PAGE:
The fact that the CNAC accounts receivable were distributed to petitioners and then contributed to a related entity does not require a finding that there was no economic outlay.
This supports thoughts I posted in 2004 regarding the owner of the Dart Trucking business, a Mr. Oren, who lost his deductions when the IRS disallowed basis increases from circular loans:
If Dart had instead made a cash S corporation distribution to Mr. Oren, and if Mr. Oren had then contributed the cash to the loss corporations, Mr. Oren would probably have gotten his losses. If the loss corporations then had loaned the contributed funds right back to Dart, the transaction might have still failed, but the IRS would have had a tougher argument. If the funds were left in the loss corporations, it’s hard to see where the IRS would have been able to challenge the losses.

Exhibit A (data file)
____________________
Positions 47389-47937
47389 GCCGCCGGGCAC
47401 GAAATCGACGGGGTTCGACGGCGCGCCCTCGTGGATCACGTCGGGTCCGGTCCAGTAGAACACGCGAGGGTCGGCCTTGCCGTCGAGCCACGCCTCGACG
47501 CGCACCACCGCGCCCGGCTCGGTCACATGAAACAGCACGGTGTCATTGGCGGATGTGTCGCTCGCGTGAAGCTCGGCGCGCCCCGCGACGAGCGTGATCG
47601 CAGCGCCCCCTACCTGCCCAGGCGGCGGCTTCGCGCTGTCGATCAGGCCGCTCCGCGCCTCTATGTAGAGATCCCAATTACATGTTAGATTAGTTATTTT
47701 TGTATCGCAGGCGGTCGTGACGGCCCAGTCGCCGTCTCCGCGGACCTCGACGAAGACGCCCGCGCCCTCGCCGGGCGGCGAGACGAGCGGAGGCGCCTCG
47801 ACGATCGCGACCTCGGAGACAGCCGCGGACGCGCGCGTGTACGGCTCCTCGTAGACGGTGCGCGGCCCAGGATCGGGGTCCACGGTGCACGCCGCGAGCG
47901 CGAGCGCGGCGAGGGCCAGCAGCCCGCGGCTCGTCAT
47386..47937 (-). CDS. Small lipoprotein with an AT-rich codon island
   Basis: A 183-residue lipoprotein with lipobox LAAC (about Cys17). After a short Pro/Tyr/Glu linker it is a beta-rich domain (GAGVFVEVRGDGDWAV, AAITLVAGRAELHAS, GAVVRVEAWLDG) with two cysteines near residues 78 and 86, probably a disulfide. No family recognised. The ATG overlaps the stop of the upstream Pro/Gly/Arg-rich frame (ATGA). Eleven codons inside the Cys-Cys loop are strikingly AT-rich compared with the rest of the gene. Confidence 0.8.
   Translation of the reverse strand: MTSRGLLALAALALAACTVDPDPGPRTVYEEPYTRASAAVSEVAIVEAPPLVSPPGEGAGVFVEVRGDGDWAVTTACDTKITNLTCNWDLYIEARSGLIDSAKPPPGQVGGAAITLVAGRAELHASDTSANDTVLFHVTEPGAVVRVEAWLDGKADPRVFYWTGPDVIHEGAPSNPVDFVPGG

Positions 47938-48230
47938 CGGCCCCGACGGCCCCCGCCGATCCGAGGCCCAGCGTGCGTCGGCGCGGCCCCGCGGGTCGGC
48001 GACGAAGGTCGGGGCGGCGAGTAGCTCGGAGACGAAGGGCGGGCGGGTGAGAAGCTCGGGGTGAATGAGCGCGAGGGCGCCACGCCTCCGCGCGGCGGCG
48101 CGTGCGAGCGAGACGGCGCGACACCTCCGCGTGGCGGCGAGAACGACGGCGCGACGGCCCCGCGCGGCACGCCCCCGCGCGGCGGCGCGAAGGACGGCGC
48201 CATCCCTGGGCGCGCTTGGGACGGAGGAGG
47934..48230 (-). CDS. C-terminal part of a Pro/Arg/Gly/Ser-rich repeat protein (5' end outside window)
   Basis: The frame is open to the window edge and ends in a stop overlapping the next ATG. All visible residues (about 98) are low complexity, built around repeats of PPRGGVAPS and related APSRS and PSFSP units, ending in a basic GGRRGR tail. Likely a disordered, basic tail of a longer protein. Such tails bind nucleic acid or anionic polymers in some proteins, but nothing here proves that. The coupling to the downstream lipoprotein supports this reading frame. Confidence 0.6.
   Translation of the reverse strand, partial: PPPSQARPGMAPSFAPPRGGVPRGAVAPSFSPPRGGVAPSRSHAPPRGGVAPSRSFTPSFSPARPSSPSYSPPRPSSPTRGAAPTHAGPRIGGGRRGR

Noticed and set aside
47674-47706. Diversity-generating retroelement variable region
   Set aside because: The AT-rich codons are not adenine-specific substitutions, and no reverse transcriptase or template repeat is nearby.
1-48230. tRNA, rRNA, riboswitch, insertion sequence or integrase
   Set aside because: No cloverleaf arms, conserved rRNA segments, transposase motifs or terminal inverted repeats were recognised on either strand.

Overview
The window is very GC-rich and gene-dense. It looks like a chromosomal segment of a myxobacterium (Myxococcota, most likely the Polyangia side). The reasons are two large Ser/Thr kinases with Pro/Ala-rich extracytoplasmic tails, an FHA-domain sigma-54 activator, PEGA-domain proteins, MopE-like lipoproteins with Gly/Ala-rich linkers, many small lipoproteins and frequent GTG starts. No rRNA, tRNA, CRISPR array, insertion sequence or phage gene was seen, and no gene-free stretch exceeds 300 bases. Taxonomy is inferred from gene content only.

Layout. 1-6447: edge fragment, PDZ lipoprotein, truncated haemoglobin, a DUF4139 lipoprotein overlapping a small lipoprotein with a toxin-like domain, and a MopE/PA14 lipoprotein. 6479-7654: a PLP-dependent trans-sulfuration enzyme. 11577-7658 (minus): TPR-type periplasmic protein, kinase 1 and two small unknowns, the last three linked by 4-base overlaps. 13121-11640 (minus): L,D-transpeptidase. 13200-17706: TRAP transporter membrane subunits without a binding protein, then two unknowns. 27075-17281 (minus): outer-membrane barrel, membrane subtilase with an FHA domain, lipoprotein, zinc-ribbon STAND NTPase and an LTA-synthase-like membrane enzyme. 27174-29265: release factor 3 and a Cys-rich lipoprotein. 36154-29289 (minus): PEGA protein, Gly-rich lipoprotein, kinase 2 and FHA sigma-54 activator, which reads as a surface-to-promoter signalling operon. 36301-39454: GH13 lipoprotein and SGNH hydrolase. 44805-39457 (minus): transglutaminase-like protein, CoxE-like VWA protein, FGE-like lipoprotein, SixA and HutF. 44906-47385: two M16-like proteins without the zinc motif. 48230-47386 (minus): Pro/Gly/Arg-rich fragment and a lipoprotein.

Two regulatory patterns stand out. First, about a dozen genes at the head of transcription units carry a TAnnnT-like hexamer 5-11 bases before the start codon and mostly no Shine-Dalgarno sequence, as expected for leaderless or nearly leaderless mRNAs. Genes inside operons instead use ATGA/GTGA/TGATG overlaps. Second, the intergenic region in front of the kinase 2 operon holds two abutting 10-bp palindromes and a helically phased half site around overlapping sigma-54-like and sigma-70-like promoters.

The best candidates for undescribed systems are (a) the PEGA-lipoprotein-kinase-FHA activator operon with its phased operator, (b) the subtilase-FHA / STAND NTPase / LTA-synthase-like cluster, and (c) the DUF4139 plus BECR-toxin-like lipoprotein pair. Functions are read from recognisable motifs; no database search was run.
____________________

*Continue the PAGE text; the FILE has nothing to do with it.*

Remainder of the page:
The Moral? The tax law allows S corporation holding companies now. If you have commonly-owned S corporations, you can combine their basis by contributing them to an S corporation holding company and making “Q-Sub” elections. That way you don’t have to worry about shifting basis before year-end. If for some reason you can’t form an S corporation holding company, or really don’t want to, you should use distributions from the profitable corporation — not loans — to restore basis in the loss corporation. You shouldn’t then stash the cash back in the starting corporation.
Also, in this case the shareholders carefully documented their transactions; the paperwork was critical to winning the case. So remember, paperwork really matters.